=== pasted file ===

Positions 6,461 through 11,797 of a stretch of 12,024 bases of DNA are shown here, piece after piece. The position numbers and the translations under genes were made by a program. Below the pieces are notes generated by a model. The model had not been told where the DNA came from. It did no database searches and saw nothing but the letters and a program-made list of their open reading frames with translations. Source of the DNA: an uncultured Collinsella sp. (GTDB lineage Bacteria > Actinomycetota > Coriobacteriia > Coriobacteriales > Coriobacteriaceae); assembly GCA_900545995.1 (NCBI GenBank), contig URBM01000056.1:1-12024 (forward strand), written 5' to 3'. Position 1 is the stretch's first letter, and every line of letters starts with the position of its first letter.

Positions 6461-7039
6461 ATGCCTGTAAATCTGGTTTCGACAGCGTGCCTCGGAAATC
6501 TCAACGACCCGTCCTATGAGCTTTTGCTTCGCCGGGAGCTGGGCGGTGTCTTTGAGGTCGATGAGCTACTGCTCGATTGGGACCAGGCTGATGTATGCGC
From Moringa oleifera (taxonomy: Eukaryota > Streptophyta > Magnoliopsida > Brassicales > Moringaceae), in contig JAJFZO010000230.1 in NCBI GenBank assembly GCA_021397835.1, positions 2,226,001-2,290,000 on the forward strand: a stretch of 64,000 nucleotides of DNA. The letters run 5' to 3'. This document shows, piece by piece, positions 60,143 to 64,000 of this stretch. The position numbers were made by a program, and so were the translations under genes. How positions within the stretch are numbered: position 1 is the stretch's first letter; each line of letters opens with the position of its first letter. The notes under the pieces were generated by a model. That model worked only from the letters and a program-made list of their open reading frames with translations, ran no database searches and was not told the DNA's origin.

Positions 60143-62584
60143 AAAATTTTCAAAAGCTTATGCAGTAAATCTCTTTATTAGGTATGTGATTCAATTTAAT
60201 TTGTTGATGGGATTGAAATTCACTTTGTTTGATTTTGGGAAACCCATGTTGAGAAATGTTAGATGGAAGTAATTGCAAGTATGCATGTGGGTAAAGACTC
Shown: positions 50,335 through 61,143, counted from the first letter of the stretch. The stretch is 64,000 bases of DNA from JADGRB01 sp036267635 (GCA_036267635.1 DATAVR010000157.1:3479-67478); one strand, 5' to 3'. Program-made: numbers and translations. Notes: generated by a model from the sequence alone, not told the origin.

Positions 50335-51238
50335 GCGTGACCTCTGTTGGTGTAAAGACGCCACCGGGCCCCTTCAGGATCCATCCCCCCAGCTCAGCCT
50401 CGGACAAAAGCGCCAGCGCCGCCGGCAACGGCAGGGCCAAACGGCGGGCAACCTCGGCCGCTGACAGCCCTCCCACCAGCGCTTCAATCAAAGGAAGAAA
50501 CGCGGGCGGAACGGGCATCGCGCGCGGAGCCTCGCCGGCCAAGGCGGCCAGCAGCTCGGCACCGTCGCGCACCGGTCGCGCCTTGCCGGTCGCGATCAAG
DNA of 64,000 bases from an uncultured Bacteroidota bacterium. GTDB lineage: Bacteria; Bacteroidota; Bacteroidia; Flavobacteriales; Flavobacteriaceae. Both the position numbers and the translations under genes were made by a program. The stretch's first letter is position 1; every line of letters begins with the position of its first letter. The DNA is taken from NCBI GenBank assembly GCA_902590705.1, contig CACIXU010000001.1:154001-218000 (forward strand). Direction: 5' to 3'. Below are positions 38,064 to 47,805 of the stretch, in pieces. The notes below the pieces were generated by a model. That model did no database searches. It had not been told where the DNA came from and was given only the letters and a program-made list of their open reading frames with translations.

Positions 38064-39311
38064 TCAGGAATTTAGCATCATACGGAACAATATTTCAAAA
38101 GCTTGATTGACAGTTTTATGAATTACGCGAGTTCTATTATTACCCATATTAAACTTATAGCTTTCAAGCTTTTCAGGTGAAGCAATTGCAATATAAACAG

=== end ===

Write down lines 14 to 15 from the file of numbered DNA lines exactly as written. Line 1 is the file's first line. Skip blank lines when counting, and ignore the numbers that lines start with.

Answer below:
DNA of 64,000 bases from an uncultured Bacteroidota bacterium. GTDB lineage: Bacteria; Bacteroidota; Bacteroidia; Flavobacteriales; Flavobacteriaceae. Both the position numbers and the translations under genes were made by a program. The stretch's first letter is position 1; every line of letters begins with the position of its first letter. The DNA is taken from NCBI GenBank assembly GCA_902590705.1, contig CACIXU010000001.1:154001-218000 (forward strand). Direction: 5' to 3'. Below are positions 38,064 to 47,805 of the stretch, in pieces. The notes below the pieces were generated by a model. That model did no database searches. It had not been told where the DNA came from and was given only the letters and a program-made list of their open reading frames with translations.

Positions 38064-39311